Carsten Milsmann, assistant professor in the C. Eugene Bennett Department of Chemistry at West Virginia University, has earned the National Science Foundation’s prestigious CAREER Award for research that could help develop solar energy applications that are more efficient and cheaper to produce.

“In general, we are interested in so-called photosensitizers because these molecules can absorb light and convert it into chemical energy,” Milsmann said.

Milsmann, alongside five WVU graduate students, hopes to develop new compounds using early transition metals. These are more widely available and cost effective than the precious metals typically used in new solar cell technology, which has been held back by these pricy materials. Iridium and ruthenium, for example, are far more expensive and rarer than platinum.

“Chemists typically make photoactive molecules based on late transition metals, which are pricey and rare,” Milsmann said. “When tackling solar energy conversion on a global scale, you don’t want to do it with something that you don’t have very much of and that is expensive.”

However, there are significant obstacles to replacing the precious metals in solar cells with more widely available (or “earth-abundant”) elements, related to their unique chemical properties and their location on the periodic table.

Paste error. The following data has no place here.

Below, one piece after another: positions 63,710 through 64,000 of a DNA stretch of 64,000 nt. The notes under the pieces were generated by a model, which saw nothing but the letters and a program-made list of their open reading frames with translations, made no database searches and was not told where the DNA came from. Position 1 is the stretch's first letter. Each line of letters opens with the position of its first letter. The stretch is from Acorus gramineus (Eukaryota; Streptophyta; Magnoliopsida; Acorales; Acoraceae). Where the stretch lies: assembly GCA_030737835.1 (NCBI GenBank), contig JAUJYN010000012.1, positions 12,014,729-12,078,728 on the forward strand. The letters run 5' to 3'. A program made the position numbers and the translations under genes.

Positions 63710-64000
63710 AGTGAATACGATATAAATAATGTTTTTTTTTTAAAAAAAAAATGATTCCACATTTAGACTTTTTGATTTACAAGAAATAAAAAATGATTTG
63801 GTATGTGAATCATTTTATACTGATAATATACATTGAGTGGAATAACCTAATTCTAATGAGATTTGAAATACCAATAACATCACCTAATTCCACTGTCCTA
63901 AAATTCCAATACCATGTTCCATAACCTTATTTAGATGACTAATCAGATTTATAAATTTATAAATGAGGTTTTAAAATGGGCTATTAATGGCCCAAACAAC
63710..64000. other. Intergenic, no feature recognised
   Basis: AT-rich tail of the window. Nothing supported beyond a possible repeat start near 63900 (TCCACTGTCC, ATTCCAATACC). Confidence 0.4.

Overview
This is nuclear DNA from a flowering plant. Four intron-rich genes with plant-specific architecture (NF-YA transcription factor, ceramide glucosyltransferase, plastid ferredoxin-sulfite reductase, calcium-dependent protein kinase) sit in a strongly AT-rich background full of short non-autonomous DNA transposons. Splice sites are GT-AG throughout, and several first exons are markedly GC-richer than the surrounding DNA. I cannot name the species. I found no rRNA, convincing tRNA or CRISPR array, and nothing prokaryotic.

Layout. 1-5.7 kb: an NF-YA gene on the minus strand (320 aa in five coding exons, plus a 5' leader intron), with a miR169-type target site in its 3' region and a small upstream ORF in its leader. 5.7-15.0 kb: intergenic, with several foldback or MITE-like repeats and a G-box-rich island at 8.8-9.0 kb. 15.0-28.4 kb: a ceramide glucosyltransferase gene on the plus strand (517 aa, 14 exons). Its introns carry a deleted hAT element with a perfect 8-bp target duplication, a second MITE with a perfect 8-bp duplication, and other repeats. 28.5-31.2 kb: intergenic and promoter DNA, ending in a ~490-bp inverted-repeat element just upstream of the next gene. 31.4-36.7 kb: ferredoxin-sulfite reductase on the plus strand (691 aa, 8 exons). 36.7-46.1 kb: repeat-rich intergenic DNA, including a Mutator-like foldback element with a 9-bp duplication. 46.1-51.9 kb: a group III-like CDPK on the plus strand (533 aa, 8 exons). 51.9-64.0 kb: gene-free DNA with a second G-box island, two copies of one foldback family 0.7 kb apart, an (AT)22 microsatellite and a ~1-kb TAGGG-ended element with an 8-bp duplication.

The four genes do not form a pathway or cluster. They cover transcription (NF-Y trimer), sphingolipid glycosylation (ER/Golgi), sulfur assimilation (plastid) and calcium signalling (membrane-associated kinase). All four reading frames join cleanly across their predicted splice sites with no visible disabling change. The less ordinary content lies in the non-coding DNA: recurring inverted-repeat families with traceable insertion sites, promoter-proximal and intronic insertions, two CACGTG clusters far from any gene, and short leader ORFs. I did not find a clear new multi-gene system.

“I think solar energy researchers have focused a lot on late transition metals because we understand their optical properties and reactivity very well, and this understanding makes it easier to modify them,” Milsmann said. “Because of the different chemical properties of early transition metals, we had to start thinking about how to achieve similar outcomes using alternative approaches.”

From this research Milsmann anticipates working in the field of artificial photosynthesis, which he describes as harvesting sunlight and transforming it into fuel.

“To me the only real abundant energy source that we have that is renewable is the sun,” Milsmann said. “Fossil fuels are essentially sunlight that has been stored over millions of years via photosynthesis. I would like to be able to do the same thing as a chemist—harness and store the sun’s energy.”

The NSF’s Faculty Early Career Development, or CAREER, Award recognizes promising and talented early-career faculty who have the potential to serve as academic role models in research and education. The award comes with nearly $650,000 in funding over a five-year period.

“The Milsmann lab is doing important fundamental research on cheap and abundant early transition metals, the chemistry of which is poorly understood,” said Gregory Dudley, chair of the Bennett Department of Chemistry at WVU. “His work contributes basic knowledge to our field, adds value to cheap raw materials and has the potential to make solar energy cheaper and more abundant. We are pleased that the National Science Foundation has seen fit to support him in these efforts.”

Originally from Laura Fletcher for WVU Today